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'Battlefield 2042' Gameplay Could Revolutionise The Modern FPS Experience

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'Battlefield 2042' Gameplay Could Revolutionise The Modern FPS Experience

It's no secret that the Battlefield franchise has struggled for form in the last few years. Direct rival Call Of Duty has become the superior experience for many, with both Modern Warfare and Warzone cementing it as many people's go-to FPS experience. Even accounting for the general lukewarm reception of Black Ops Cold War, it's clear that Battlefield (alongside developers DICE and publisher EA) needs a big win with Battlefield 2042.

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The game's full announcement and reveal has been met enthusiastically by fans, who have been in awe of the first trailer which you can watch right here. The idea of 128-player maps on PlayStation 5, Xbox Series X and PC has people seriously excited, despite the fact that there will be no single-player campaign for the game - its story instead being told through the use of seasons.

So what about the actual gameplay? Let's take a look at the newest trailer, released today:

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The use of seasons, battle passes, weapon loadouts, specialist operators and massive sandbox maps all sound very much like the Battle Royale experience. Games like Call of Duty: Warzone, Fortnite and Apex Legends all incorporate some, or all, of these ideas into their DNA. But, during a behind-closed-doors preview of the above trailer we attended, EA and DICE were very keen to imprint on us that this is not a Battle Royale experience. So, what is it?

In short, it is a hybrid. A mixture of the formula perfected by the above games, with a big slug of classic Battlefield bourbon stirred through. Battlefield 2042 will eventually have three distinct modes. All-Out Warfare will include classic Conquest games, as well as Breakthrough which is described as a tug-of-war style mode. Hazard Zone will focus mostly on squad gameplay, while a third mode will be announced during EA Play on July 22. All of these, it's expected, will play mostly the same, from a gameplay perspective.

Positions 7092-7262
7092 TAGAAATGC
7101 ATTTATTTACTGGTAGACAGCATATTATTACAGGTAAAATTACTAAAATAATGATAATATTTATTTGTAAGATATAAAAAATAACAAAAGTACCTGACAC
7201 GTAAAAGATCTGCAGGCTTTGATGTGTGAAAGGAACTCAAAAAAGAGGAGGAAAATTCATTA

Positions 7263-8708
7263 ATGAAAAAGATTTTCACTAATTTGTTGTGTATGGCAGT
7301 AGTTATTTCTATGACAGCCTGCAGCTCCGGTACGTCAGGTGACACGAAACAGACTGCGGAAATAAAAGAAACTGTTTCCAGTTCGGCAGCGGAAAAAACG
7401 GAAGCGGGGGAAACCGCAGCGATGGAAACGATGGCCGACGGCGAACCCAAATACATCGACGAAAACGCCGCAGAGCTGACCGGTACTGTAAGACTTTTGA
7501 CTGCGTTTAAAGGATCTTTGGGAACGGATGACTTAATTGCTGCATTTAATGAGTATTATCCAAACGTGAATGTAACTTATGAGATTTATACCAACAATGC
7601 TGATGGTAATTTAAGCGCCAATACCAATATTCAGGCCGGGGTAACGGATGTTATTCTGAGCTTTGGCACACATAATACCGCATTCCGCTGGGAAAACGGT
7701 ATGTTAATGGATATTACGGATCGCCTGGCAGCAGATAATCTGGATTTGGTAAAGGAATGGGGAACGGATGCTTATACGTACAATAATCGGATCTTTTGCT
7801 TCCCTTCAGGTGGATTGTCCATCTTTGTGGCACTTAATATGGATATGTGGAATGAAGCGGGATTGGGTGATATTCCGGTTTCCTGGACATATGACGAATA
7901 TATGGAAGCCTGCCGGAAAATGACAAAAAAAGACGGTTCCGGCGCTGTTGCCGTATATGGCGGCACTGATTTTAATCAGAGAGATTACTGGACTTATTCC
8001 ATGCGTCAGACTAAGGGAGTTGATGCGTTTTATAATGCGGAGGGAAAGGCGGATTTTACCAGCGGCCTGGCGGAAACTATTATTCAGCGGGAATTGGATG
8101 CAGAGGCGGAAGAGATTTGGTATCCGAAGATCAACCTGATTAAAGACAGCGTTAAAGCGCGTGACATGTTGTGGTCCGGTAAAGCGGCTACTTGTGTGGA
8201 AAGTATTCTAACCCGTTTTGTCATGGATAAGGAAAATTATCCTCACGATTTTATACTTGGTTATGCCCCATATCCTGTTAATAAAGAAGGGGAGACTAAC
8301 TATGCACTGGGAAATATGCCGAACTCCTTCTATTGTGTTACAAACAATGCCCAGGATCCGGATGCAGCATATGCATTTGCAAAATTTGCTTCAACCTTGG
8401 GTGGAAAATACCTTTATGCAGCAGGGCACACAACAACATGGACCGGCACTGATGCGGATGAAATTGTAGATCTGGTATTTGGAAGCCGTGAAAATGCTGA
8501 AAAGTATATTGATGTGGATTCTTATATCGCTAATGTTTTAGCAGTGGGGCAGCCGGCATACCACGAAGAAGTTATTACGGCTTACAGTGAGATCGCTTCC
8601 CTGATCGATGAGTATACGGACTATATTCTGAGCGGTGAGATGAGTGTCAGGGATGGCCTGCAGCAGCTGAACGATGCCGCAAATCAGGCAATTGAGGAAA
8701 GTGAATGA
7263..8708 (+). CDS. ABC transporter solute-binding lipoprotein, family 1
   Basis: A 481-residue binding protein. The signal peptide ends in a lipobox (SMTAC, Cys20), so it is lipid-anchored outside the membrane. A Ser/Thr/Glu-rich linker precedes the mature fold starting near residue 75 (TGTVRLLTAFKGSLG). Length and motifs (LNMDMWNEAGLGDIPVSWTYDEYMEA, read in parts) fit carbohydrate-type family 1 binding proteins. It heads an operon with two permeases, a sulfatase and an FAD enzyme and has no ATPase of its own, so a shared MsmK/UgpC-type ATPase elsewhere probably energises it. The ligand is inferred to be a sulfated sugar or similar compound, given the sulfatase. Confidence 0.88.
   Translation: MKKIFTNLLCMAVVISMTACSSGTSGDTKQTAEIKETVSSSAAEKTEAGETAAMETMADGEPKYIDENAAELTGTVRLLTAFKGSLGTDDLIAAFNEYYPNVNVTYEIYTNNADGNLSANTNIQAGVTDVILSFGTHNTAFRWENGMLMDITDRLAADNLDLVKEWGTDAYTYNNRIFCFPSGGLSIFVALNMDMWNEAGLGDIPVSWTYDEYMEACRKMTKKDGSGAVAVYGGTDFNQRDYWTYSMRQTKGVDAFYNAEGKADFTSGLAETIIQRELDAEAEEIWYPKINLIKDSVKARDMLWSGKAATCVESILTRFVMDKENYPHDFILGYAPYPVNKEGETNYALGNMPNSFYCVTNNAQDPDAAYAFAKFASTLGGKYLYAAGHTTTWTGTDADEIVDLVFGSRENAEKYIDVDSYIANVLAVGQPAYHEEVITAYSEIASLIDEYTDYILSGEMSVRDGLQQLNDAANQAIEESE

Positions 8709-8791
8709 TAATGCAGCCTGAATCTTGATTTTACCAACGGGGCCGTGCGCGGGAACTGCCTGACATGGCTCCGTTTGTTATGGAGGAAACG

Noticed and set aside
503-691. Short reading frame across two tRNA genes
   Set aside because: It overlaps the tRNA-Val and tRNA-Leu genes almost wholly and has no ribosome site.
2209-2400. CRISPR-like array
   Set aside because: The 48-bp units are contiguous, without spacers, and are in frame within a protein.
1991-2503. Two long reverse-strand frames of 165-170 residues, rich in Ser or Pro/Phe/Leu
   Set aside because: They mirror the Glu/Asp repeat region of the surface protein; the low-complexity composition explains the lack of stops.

Battlefield 2042 / Credit: EA/DICE
Battlefield 2042 / Credit: EA/DICE
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Gone are the classes (recon, support, assault and medic) that players will be familiar with, and in their place will be Specialists. These Specialists will each have a unique ability and secondary gadget for players to utilise, such as quicker movement speed, a pistol that can heal teammates, or a scanner drone. But players will be able to choose their own primary weapons to suit their play style.

In theory, this would create a plethora of unique classes, each with distinct strengths and weaknesses against each other. In practice, it will be interesting to see if there are any meta-breaking builds that pop up, effectively nullifying all different styles of play. If EA and DICE get the balance right, we could very well see some of the most satisfying character class ownership in the FPS genre.

What's perhaps more exciting, though, is the way weapon attachments work. In other games, you set up your loadout before the game starts, depending on how you think you want to play. Sniper rifles, assault rifles and sub-machine guns all work very differently with different attachments on them, which can drastically change the way you approach a combat situation. But what if there was another way?

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Battlefield 2042 / Credit: EA/DICE
Battlefield 2042 / Credit: EA/DICE

The real game-changer, for me, is in how Battlefield 2042 is handling these attachments. Instead of sorting your loadout before a game and then being locked to it, or swapping to a different loadout when you die, you'll be able to change weapon attachments in the field. Say you're using an assault rifle geared toward long range encounters, but your squad is currently ambushing another team holed up in a building. You'll be able to swap to a more useful set up with a few presses of buttons, changing things like barrel length, sights and magazine sizes to better suit your needs.

This has the potential to completely change the way we readily approach a combat situation. It means neither attackers nor defenders are ever truly safe (or as safe as you can be in the middle of a 128-player battle) because anybody could use any weapon configuration to overcome you.

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The potential for Battlefield 2042 is obvious, but at the moment success stands on something of a knife's edge. It will rely on DICE and EA being reactive to how people are playing the game. If they can stay on top of this, while keeping players engaged throughout its planned seasonal updates, we could be looking at, in my opinion, the new way to play FPS games. Battlefield 2042 will release 22nd October 2021 on PS4, PS5, Xbox Series X/S, Xbox One and PC.

Featured Image Credit: EA / DICE

Topics: Features, Battlefield 2042, Battlefield 6

Mark Foster
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